India's new investment rules for e-commerce regressive, could hurt trade: Walmart to US government

Amid expansion of business in India, Walmart has told the US government privately in January that India's new investment rules for e-commerce were regressive and had the potential to hurt trade ties.

According to Reuters, Walmart had invested USD 16 billion in e-commerce giant Flipkart, its biggest ever acquisition globally. In a statement to Reuters on Thursday, Walmart said it regularly offers input to the US and Indian governments on policy issues and this was a "past issue and Walmart and Flipkart are looking ahead". In the January letter to the United States Trade Representative (USTR), Walmart said it wanted a six-month delay in the implementation of the rules, but that did not happen. Washington did raise concerns about the policy with New Delhi, but the government gave a non-committal response, a trade ministry official told Reuters.

Walmart's problems in India highlight the regulatory complications it faces as it restructures its international business to boost growth and online sales. E-commerce is likely to again be on the agenda on Friday when a USTR delegation meets Indian trade officials in New Delhi. Walmart told Reuters "Changing rules to hinder international business following major investments ... will have important implications for India FDI goals and add unnecessary pressure to trade discussions."

The new rules barred companies from selling products via firms in which they have an equity interest and also from making deals with sellers to sell exclusively on their platforms. "The action appears in every respect ... intended to placate Indian companies and local traders," Walmart told the USTR.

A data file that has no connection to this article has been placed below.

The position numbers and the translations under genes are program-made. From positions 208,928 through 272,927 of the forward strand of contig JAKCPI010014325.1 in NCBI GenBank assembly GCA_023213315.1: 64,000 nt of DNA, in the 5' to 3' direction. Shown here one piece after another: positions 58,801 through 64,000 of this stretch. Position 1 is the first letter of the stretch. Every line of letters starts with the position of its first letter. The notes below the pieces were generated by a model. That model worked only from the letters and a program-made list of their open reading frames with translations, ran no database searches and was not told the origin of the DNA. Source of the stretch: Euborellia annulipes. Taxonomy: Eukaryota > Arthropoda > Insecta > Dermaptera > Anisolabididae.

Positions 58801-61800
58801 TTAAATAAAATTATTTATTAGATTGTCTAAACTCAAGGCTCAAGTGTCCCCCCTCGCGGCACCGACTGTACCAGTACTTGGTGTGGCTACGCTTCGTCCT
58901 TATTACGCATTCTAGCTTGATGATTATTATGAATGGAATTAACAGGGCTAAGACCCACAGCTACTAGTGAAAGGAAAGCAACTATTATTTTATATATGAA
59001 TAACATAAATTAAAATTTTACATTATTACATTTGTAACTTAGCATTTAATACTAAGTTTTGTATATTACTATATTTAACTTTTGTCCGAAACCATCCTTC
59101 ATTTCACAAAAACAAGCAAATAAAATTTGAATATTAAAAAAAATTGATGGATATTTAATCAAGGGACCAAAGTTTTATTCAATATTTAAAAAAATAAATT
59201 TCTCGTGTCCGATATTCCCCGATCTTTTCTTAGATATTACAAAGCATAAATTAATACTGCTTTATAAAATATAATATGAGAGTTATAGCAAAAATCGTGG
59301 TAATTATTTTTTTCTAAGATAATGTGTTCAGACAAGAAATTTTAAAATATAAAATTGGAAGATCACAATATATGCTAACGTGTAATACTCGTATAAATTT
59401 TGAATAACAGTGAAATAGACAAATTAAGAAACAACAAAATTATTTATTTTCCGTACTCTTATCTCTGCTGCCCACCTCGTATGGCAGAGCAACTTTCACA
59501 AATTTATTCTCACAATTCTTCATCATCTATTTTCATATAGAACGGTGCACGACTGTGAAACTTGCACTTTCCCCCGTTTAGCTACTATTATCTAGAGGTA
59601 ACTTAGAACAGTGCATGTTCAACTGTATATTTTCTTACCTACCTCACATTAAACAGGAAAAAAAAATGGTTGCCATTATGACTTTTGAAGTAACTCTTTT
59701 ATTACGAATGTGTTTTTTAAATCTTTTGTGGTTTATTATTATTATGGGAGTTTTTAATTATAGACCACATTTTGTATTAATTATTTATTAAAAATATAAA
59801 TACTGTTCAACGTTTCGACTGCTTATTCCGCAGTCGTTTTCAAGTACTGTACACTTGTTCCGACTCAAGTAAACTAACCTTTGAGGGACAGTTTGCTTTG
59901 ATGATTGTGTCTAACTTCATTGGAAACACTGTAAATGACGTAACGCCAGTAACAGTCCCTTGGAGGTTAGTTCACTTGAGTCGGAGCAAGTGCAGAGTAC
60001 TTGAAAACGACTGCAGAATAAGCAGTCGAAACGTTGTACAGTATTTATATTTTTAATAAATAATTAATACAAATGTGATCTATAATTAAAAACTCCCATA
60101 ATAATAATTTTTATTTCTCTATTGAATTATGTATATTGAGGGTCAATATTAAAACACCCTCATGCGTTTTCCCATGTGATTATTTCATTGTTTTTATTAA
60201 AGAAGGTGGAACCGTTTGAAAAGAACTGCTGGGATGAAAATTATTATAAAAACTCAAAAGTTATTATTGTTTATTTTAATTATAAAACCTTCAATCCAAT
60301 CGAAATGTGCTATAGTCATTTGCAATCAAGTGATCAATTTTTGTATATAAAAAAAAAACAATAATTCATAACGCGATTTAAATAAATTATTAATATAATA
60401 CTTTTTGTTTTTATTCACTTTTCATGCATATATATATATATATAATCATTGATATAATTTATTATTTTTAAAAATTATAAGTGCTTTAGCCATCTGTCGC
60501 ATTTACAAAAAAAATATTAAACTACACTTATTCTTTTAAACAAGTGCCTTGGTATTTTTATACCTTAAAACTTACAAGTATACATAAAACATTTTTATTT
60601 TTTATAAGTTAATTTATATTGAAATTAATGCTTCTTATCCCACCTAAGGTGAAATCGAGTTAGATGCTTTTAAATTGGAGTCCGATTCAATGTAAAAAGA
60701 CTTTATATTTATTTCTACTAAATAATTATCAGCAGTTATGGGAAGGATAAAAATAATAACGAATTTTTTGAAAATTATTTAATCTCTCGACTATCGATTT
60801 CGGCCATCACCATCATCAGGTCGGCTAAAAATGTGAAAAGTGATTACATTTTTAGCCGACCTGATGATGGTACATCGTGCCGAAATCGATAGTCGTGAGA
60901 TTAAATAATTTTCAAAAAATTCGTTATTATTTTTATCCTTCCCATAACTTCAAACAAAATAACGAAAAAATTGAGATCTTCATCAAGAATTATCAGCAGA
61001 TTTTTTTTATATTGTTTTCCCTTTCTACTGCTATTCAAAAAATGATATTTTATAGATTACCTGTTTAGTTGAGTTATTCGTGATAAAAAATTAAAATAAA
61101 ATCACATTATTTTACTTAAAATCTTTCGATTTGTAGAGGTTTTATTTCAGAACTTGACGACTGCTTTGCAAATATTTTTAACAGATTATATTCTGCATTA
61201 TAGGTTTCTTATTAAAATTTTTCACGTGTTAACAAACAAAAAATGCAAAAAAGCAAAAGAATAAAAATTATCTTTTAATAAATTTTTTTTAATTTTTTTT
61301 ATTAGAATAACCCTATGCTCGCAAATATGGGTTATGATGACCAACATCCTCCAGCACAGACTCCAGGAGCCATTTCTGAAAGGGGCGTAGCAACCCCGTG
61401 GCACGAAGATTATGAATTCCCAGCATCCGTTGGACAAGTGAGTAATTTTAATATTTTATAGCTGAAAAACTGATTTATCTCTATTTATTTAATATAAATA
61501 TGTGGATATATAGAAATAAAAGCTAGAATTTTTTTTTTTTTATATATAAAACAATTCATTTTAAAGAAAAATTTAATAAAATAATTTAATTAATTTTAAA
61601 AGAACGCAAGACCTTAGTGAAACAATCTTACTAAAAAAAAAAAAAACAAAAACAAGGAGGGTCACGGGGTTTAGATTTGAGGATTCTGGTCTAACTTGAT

On July 11, Walmart International President and CEO Judith McKenna met Commerce and Industry Minister Piyush Goyal to discuss local sourcing norms for the domestic market. "Minister @PiyushGoyal met president & CEO of Walmart International, Judith McKenna and discussed local sourcing and boosting sales of 'Made in India' products, which will benefit local businesses and the overall domestic market," a tweet by the minister's office has said on Wednesday.

In a blunt message - for the second time in a month -- to the Indian government, Ross said that the recent decisions that have impacted American companies like Amazon and Walmart have created an atmosphere of unpredictability and has hit the confidence of other companies to invest in India. He was referring to India's FDI rules in e-commerce. Ross said that a recognition by India that some of the tariff rules, regulations, and protectionist policies "are actually hurting" their companies on an international basis would be useful. He exuded confidence that Prime Minister Narendra Modi would take necessary steps to remove obstacles that constrain businesses and the manufacturing sector.

The Modi Government is in position better than they have been earlier to do something and also the prime minister is determined to improve the economy, he said. According to the Commerce Secretary, the Prime Minister, in his second term, will address the issue of high tariffs, carry out the reforms in particular in the labour sector and other kind of protectionist rules that were designed to help Indian industry, but they are actually counterproductive because they make it relatively harder for large businesses to function.

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